Turunen, Linda & Halme, Minna. (2021). Communicating actionable sustainability information to consumers: The Shades of Green instrument for fashion. Journal of Cleaner Production. 297. 126605. 10.1016/j.jclepro.2021.126605. 

Understanding REACH. (n.d.) ECHA.

References (Ecolabels table)

Nordic Swan: Nordic Ecolabelling for Textiles, hides/skins, and leather. (September 06, 2022). Nordic Ecolabelling.

EU Ecolabel: Commission Decision of 5 June 2014 establishing the ecological criteria for the award of the EU Ecolabel for textile products. (June 13, 2014). Official Journal of the European Union.

German Blue Angel: Blue Angel. The German Ecolabel. Textiles. Basic Award Criteria. (July, 2017). 


Factsheet Standard 100 by OEKO-TEX. (January, 2022). OEKO-TEX.

Standard. Made in Green by OEKO-TEX. (January, 2022). OEKO-TEX.

Factsheet STeP by OEKO-TEX. (January, 2022). OEKO-TEX.

GOTS: Global Organic Textile Standard (GOTS) Version 6.0. (March, 2020). Global Organic Textile Standard – Ecology and Social Responsibility.

Better Cotton Initiative: BCI Principles and Criteria. (March 1, 2018). 

Global Recycled Standard: Global Recycled Standard 4.0. (July 1, 2017). Textile Exchange. 

Recycled Claim Standard: Recycled Claim Standard 2.0. (July 1, 2017). Textile Exchange. 

Recycled Content Standard: Recycled Content Standard, V7.0. Environmental Certification Services. (2014). SCS Global Services. 

Environmental Claim Validation: (n.d.). Capability: Environmental Claim Validation. UL Solutions. Retrieved November 4, 2022, from

Cotton made in Africa (CmiA): Cotton made in Africa Standard. Principles, criteria and indicators. (December, 2020). Cotton made in Africa.

DEMETER: Production, Processing and Labeling. International Standard for the use and certification of Demeter, Biodynamic and related trademarks. (October, 2021). Biodynamic Federation Demeter.

China Organic Standard: The China Organic Standard GB/T 19630. The basis for sales of organic products to China. (December 12, 2019). SRS Certification (Shanghai) Co Ltd. 

European Flax Standard: European Flax Guidance. (February, 2020). European Confederation of Flax and Hemp CELC.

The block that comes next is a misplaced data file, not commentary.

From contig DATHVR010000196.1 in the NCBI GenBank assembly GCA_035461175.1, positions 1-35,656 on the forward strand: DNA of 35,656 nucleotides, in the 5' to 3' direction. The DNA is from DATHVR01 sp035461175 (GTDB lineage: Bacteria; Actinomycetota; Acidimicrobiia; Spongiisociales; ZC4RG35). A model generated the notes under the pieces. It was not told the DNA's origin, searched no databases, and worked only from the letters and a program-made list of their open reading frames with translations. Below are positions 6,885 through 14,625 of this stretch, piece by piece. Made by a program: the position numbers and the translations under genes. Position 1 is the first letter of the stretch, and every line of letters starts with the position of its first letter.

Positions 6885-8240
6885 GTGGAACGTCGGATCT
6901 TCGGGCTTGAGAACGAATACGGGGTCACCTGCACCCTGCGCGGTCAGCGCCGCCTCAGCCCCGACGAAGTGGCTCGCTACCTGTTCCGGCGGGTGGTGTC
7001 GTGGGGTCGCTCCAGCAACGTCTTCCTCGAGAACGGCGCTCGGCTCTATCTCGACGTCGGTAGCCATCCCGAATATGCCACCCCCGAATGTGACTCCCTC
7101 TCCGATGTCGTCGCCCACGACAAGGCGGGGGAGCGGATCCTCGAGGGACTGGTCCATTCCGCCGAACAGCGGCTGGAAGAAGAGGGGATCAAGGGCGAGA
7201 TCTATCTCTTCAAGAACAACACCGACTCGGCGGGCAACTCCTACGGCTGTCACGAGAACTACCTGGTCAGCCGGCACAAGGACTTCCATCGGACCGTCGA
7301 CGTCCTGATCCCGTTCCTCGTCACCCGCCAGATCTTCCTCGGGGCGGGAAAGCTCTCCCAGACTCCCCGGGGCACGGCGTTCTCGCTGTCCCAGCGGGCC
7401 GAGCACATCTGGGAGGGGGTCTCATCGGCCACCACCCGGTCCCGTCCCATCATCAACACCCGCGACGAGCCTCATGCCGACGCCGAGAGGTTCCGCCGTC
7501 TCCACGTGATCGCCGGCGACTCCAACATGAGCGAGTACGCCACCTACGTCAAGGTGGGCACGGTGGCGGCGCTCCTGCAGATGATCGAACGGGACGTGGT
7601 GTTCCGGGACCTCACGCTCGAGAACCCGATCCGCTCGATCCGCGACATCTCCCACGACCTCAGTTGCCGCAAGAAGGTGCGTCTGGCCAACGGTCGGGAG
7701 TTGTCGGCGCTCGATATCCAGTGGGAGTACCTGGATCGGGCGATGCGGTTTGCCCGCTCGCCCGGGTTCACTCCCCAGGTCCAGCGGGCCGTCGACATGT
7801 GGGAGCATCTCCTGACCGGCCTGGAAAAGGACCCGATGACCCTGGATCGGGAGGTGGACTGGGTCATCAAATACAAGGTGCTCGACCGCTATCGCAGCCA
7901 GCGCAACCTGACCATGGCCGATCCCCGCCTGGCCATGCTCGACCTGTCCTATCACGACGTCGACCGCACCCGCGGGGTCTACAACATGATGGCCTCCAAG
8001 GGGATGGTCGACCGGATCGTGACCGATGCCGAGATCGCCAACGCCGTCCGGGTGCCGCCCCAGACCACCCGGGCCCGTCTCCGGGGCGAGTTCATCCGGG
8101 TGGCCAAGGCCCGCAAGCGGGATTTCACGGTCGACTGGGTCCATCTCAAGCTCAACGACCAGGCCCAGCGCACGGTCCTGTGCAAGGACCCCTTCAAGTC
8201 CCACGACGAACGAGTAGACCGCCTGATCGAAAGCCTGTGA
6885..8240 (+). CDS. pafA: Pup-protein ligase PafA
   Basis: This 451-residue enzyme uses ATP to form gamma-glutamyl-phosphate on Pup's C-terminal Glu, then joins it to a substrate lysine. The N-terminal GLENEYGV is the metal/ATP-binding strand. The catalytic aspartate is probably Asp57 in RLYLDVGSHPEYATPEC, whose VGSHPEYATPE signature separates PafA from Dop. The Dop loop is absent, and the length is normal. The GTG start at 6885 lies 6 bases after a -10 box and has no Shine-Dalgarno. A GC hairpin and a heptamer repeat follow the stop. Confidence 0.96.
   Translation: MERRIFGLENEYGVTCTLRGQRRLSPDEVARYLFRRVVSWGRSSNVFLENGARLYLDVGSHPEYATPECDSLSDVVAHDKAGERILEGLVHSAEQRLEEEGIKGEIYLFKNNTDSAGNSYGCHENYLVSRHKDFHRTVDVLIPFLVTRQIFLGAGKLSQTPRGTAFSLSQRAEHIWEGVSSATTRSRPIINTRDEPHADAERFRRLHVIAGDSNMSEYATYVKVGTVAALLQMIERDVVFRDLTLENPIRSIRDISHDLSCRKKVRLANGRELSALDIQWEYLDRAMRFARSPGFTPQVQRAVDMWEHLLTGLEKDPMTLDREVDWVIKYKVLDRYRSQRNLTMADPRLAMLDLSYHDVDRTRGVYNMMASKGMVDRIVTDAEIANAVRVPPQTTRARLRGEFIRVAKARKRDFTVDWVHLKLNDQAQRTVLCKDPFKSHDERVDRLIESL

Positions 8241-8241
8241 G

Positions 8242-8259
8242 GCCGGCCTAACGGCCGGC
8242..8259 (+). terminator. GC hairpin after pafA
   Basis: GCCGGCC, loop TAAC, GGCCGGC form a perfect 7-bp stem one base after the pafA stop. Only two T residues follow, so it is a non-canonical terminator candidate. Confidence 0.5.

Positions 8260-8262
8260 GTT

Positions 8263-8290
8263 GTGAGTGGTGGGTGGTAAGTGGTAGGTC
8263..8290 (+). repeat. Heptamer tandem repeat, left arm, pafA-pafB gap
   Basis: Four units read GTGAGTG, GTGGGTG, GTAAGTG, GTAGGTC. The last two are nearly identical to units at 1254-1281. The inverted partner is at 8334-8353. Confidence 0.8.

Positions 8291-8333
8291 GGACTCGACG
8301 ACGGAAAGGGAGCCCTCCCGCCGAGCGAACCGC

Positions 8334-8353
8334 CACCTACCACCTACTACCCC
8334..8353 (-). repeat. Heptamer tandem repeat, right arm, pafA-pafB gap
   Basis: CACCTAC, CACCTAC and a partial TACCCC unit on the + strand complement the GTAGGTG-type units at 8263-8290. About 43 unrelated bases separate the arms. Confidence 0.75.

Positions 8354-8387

Responsible Down Standard: (n.d.). Responsible Down Standard (RDS). Textile Exchange. Retrieved November 4, 2022, from

CertiPUR: CertiPUR-US Technical Guidelines for Slabstock Foam. (November 1, 2022). CertiPUR.

Amfori BEPI: (n.d.). The amfori BEPI System. amfori. Retrieved November 4, 2022, from

Cradle to Cradle Certified Products: Cradle to Cradle Certified Version 4.0. Product Standard. User Guidance. (2021). cradle to cradle products innovation institute.

Green Tick Ecolabel: Green Tick Certification. Certification Standards. (February 9, 2022). Green Tick.

Green Circle: (n.d.). Product Certifications. Green Circle Certified. Retrieved November 4, 2022, from

Green Leaf Mark: (n.d.). Sustainability Solution – Intertek Green Leaf Mark. intertek. Retrieved November 4, 2022, from

NATURTEXTIL Best: NATURTEXTIL IVN certified BEST (IVN BEST). (May, 2018). International Association of Natural Textile Industry (IVN).

Organic Content Standard: Organic Content Standard 3.0. (March 1, 2020). Textile Exchange.

Bluesign Standard: bluesign CRITERIA for production sites. (March, 2020). bluesign technologies ag.

UPMADE: (n.d.). Criteria. UPMADE. Retrieved November 4, 2022, from

Rcert: (n.d.). R Cert. REDRESS. Retrieved November 4, 2022, from

Max Havelaar: Max Havelaar – The Label for Fair Trade. And for cotton too. (n.d.). Max Havelaar Foundation.

Fairtrade Textile Standard: Fairtrade Textile Standard. (March 22, 2016). Fairtrade International.

Fair Labour Practices and Community Benefits: Fair Labor Practices and Community Benefits. (n.d.) SCS.

WRAP: Worldwide Responsible Accredited Production (WRAP) 12 Principles. (December, 2020). WRAP.

SA8000: Guidance Document for Social Accountability 8000. (May, 2016). Social Accountability International.